A new collection of poetry and prose from Stevenson (Flutes and Tomatoes, 2015, etc.) sings lyrical praises to the moon.
The title of this book conjures the phrase “pillow talk,” the whispered secrets of lovers. But the moon serves as a marker for everything one desires, everything beautiful and remote—a master trope that unpacks itself endlessly with each seasonal change and human mood swing. An epigraph from Bashō tells readers that Stevenson intends the moon as a totalizing symbol: “There is nothing you can think that is not the moon.” Some of the most successful parts of the long poem, which unfolds in slim, careful stanzas over the first 50 pages of the book, draw on associations with the moon to convey romantic love: “Nude nothing of my whiteness / How you tremble / When I almost touch you.” Loss informs the dominant tone: “Now only an echo of love remains, / Against the sky the profile of your face.” When the lovers depart without touching, a sad detail that repeats in these pages, catastrophe results. Beauty and terror converge, depicted in a particularly haunting image: “The moon a phantom ship in flames— / Without anchor, without time.” A life dedicated to the moon is a life in flux, and any sense of balance seems elusive in these lines: “We wax and wane in the phases of our days….Time-tossed, by tides pulled,” the speaker says. “The ultimate question, then, is equipoise.” Unfortunately, the long prose analysis that follows the poems undermines their poise. No separate author is noted, so it seems appropriate to read it as the poet’s exegesis of his own poetry, much as the prose section of his previous work offered autobiographical background for its opening verses. Although the analysis provides interesting notes on inspiration and literary references, its proximity to the poems themselves threatens to strip them of their magic.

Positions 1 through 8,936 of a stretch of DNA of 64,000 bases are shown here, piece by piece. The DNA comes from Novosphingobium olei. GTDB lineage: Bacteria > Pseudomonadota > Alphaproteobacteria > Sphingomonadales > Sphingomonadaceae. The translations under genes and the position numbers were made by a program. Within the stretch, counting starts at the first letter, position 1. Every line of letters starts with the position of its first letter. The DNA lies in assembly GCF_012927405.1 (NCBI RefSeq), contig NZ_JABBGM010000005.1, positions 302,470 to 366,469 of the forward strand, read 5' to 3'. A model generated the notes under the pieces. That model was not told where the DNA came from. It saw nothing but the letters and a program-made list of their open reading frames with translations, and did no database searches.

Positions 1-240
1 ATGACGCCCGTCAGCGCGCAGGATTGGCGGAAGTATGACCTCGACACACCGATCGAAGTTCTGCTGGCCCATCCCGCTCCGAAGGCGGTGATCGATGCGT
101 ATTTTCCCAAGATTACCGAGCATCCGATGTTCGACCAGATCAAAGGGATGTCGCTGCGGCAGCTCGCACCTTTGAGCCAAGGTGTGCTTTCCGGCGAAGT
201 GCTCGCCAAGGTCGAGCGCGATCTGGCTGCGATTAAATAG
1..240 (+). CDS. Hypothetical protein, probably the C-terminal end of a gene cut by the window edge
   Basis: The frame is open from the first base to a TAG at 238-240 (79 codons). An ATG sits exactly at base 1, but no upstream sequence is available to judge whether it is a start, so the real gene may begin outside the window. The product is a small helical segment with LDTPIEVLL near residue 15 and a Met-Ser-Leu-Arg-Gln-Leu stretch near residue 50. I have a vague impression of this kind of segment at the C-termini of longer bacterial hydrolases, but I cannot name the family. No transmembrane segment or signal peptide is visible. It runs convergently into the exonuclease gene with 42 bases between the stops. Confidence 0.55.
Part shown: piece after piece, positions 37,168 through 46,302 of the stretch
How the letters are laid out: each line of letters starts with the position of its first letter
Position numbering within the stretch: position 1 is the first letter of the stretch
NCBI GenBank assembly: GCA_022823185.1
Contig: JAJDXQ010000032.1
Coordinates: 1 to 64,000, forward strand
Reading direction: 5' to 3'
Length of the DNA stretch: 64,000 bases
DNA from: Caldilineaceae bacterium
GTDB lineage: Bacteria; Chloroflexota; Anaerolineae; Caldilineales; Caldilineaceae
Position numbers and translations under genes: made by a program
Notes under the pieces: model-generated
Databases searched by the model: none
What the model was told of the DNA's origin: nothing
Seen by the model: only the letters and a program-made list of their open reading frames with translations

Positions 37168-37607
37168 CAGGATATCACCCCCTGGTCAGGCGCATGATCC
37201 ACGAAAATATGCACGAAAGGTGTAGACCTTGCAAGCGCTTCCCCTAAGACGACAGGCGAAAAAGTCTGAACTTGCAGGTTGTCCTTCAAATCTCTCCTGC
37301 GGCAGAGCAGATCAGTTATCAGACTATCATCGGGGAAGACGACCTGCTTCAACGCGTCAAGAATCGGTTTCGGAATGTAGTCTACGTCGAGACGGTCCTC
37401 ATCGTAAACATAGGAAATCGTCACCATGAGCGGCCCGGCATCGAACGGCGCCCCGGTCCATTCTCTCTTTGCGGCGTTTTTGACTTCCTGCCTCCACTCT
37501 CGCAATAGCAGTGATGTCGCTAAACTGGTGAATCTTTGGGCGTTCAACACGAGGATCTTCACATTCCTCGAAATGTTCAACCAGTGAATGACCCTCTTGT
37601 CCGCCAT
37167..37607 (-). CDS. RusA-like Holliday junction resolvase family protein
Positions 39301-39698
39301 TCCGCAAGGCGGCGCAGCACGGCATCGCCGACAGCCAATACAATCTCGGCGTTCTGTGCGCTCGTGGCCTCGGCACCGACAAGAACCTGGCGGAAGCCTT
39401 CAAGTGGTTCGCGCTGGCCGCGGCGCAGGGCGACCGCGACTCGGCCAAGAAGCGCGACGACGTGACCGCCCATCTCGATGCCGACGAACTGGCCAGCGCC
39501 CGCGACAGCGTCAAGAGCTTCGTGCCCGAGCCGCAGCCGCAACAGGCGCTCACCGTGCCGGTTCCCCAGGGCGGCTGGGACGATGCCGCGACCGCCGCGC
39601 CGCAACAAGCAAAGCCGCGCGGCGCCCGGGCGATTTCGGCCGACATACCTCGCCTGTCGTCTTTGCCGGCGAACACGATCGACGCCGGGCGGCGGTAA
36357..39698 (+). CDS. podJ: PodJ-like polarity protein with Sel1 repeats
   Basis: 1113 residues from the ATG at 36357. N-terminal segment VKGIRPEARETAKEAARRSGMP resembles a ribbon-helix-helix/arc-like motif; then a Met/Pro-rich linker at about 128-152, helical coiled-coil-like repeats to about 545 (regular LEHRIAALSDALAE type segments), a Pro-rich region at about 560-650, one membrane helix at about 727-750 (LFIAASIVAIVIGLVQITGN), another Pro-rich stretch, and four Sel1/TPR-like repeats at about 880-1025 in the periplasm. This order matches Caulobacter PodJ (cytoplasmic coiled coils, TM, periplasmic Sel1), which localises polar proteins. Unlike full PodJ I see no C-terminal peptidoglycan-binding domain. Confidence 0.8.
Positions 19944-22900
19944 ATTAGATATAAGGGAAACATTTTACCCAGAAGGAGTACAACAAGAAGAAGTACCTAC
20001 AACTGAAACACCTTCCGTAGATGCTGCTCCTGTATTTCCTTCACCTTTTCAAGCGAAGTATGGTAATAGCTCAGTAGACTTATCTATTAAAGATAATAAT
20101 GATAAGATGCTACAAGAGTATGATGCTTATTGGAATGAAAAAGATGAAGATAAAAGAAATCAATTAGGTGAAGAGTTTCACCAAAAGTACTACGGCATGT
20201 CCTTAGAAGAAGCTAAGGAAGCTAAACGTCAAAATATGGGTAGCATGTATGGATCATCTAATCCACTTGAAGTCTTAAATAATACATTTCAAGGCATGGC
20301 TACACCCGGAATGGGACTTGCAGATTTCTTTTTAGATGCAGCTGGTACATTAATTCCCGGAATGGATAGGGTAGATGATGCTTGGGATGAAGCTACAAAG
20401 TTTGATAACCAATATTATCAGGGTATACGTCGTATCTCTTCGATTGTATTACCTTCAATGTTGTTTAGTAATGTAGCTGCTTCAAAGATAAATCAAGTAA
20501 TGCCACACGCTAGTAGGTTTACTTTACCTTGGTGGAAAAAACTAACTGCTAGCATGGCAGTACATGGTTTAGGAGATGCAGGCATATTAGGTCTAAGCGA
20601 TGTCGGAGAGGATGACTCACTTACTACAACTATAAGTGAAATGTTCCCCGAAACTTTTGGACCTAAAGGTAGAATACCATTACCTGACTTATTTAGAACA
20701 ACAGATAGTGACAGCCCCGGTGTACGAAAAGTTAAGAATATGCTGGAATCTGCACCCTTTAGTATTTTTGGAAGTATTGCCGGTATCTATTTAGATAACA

A worthy ode that discovers a musing, intense lexicon.